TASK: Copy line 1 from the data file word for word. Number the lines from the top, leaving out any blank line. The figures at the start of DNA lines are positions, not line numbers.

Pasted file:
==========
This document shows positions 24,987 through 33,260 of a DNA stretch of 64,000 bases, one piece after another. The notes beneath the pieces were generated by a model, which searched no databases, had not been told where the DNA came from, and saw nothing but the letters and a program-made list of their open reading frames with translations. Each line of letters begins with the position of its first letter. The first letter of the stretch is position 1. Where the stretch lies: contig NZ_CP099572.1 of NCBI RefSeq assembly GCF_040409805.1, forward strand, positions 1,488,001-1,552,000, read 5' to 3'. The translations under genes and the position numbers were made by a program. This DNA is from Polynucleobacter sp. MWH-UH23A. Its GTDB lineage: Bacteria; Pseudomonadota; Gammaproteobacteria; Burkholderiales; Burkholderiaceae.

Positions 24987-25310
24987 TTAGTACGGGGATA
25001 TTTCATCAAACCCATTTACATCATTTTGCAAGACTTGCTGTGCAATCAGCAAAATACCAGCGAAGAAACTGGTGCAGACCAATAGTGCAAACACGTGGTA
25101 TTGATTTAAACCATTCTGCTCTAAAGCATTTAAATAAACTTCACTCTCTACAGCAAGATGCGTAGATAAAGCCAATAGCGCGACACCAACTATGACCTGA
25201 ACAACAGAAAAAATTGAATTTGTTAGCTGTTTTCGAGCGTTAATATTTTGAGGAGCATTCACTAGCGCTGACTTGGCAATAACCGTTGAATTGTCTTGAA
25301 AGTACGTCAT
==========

This document shows positions 24,987 through 33,260 of a DNA stretch of 64,000 bases, one piece after another. The notes beneath the pieces were generated by a model, which searched no databases, had not been told where the DNA came from, and saw nothing but the letters and a program-made list of their open reading frames with translations. Each line of letters begins with the position of its first letter. The first letter of the stretch is position 1. Where the stretch lies: contig NZ_CP099572.1 of NCBI RefSeq assembly GCF_040409805.1, forward strand, positions 1,488,001-1,552,000, read 5' to 3'. The translations under genes and the position numbers were made by a program. This DNA is from Polynucleobacter sp. MWH-UH23A. Its GTDB lineage: Bacteria; Pseudomonadota; Gammaproteobacteria; Burkholderiales; Burkholderiaceae.